Module 5 - The “Bounce the Ball Arcade Game” Project
These materials have been developed by Ośrodek Edukacji Informatycznej i Zastosowań Komputerów (Centre for Information Technology Education and Application of Computers) in Warsaw as part of the “Mistrzowie Kodowania”(“Coding Masters”)Programme funded by Samsung Electronics Polska, licensed under CC BY-SA “Attribution – Share Alike 3.0”.
- 1 Information
- 2 Stages
- 2.1 Discussion of selected solutions of module IV additional tasks
- 2.2 Designing and implementing a game involving hitting a ball with a racket controlled by the player using a computer mouse
- 2.3 Modifications to the programme – adding the Game Over board
- 2.4 Discussion of additional tasks and tasks for self-completion
- Review and revision of previously presented Scratch commands and language structures;
- Introduction of the message mechanism in the Scratch environment;
- Development of an arcade game outline;
- Implementation of the game in the Scratch environment.
- The student will understand and be able to use appropriate structural instructions.
- The student will understand the concept of variable and be able to use it in the programme.
- The student will be able to send messages and programme reactions to a received message.
- The student will be able to use stage backgrounds.
- The student will understand how events work and know how to use them in the programme.
- The student will be able to implement a simple arcade game in the Scratch environment.
Discussion of selected solutions of module IV additional tasks
Time to complete this part: about 15 minutes
At the beginning of the lesson we remind the students what they were supposed to prepare between classes. We invite a volunteer to present his/her solution. We discuss with the students if anyone found a different solution. We discuss the solutions (we praise every correct solution to a task).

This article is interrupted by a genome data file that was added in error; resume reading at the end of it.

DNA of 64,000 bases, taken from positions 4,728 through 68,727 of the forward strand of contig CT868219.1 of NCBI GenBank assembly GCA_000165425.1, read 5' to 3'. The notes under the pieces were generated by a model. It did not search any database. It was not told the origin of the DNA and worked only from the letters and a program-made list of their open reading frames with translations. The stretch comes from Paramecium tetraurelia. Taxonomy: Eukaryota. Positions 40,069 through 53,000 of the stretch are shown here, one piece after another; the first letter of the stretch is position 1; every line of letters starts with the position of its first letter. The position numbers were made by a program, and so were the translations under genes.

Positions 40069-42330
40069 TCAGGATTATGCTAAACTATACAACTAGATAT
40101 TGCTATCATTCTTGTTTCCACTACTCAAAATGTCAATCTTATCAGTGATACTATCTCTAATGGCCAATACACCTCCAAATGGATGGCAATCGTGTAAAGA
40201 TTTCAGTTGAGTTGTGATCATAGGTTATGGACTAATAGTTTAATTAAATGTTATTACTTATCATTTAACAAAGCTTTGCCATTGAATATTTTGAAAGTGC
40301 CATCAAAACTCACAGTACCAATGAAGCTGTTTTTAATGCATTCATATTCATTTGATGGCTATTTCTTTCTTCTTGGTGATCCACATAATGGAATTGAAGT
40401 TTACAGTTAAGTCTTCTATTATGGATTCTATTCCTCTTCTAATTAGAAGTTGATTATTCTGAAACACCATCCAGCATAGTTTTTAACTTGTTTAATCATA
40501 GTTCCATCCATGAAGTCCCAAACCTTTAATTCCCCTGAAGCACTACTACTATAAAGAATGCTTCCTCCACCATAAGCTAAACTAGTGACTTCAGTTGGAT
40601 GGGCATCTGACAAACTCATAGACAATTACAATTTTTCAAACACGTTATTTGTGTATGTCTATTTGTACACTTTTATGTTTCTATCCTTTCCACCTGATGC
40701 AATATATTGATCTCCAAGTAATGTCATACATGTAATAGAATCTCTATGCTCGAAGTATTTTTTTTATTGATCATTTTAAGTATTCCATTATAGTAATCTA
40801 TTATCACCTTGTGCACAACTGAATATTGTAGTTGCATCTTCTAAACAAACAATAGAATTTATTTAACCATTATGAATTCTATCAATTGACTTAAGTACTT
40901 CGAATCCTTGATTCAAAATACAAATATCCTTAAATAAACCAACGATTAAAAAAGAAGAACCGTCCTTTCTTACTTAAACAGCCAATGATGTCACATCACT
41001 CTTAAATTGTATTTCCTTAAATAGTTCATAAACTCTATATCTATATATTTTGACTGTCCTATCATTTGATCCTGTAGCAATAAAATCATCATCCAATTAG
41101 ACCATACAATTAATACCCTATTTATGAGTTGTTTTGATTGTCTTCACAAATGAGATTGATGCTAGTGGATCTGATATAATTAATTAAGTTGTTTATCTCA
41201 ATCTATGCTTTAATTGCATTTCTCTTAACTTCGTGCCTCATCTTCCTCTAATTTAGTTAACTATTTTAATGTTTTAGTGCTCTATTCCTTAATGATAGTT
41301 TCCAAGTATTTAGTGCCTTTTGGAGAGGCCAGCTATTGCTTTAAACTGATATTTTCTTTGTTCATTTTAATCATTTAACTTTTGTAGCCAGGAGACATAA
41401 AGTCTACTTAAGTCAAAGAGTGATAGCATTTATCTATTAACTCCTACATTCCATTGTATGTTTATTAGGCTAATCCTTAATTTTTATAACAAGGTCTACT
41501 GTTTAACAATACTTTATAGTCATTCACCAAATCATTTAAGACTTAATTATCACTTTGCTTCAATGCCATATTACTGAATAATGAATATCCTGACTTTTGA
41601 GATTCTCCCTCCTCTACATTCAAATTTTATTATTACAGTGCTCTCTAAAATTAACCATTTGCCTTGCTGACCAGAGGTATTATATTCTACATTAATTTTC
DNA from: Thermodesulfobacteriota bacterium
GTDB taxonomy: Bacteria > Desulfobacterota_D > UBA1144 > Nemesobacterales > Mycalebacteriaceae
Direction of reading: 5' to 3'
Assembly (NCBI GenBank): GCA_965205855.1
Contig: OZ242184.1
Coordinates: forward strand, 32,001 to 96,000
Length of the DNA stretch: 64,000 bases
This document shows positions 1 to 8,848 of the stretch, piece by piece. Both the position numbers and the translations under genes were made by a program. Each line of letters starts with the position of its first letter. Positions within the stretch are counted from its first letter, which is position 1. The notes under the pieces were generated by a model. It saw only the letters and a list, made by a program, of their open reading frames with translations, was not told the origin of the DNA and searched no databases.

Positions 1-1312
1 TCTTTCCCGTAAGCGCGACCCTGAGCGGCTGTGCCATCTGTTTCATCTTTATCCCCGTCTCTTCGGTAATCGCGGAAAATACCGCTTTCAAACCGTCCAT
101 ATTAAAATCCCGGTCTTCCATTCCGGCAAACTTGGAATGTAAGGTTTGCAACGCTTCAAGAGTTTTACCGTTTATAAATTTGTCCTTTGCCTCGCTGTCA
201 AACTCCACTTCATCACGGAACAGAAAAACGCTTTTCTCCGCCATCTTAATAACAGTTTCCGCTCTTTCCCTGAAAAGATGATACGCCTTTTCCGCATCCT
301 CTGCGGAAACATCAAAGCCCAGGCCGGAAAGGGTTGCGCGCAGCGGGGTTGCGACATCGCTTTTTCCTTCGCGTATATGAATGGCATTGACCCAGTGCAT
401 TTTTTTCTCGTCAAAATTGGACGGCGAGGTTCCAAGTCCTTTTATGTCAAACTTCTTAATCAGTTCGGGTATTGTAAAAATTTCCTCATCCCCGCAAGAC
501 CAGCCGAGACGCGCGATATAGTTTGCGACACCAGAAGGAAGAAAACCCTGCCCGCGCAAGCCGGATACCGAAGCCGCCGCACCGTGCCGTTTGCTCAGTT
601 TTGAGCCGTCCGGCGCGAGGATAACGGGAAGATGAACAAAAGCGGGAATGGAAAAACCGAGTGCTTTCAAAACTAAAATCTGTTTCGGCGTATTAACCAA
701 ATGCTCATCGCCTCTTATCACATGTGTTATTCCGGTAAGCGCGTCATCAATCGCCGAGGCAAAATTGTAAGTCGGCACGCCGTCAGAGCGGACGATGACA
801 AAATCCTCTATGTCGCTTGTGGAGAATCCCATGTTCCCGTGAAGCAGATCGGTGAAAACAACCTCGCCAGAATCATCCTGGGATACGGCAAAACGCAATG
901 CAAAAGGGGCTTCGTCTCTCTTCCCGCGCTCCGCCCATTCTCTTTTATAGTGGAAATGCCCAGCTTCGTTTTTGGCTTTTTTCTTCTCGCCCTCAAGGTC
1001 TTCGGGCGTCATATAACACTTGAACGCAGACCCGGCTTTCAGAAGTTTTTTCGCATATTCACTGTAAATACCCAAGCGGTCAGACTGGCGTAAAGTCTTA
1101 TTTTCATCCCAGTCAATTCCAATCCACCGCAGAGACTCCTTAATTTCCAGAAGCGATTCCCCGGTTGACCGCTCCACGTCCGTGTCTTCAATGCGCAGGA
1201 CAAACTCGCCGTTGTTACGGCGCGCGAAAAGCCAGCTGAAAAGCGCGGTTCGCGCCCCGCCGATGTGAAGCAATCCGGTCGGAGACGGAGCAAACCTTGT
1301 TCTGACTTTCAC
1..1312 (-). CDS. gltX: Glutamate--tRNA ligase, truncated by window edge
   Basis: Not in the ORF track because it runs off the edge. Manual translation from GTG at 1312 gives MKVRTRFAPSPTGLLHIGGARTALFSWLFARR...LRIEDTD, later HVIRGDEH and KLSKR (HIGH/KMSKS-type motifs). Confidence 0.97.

If there was no homework, we start by repeating key issues from the previous module. We also ask if students have any doubts about their own projects. If anyone wants to show something he/she is proud of, we allow him/her to do so.
Designing and implementing a game involving hitting a ball with a racket controlled by the player using a computer mouse
Time to complete this part: about 45 minutes
We propose to create an arcade game which will involve hitting a ball using a racket controlled with the use of a computer mouse. We will start with the simplest version and then supplement it with additional elements – including a version of the game for two players controlled with the use of the keyboard.
We sketch a drawing on the board next to which we will be able to write algorithms of actions of individual sprites and what we need to do to make our game work.
We ask the following question: What should the ball and the racket be? Students will probably quite quickly answer that both the racket and the ball should be sprites which we will be able to control. If necessary, they should be prompted to come up with this answer, justifying this rather than any other choice. Task: We ask the students to change the sprite’s name to Racket, and then draw a racket costume for it. Next, they should add a new sprite, name it Ball, and draw it a suitable costume as well. We allow a few minutes to complete this task.
Together with the students we analyse and write the algorithm for the sprites: Racket and Ball.
We ask the following question: Where should the Racket sprite be placed after the programme is started? How should it move? How can it be simply controlled with the computer mouse?
E.g. on the line where it will move. Additional question: what must we set? – Y coordinate. To what value? – One corresponding to the bottom part of the screen, e.g. 150. The X coordinate can be set to any value or to 0 if students come to such a conclusion. It is worth noting the findings on the schematic drawing on the board.
The answer to the second question may be a little more complicated. Students should remember from modules two and three how to control a character using the mouse. It is worth discussing how the racket should move (just left–right if the board we adopted is as in the example). Therefore we ask: Which coordinate will be constant (Y) for the racket, and which will vary (X)? We ask the students to find a block which will allow to move the racket the quickest in accordance with the movement of the computer mouse. Students should find two blocks which will work well together: Set x to <0> and x mouse.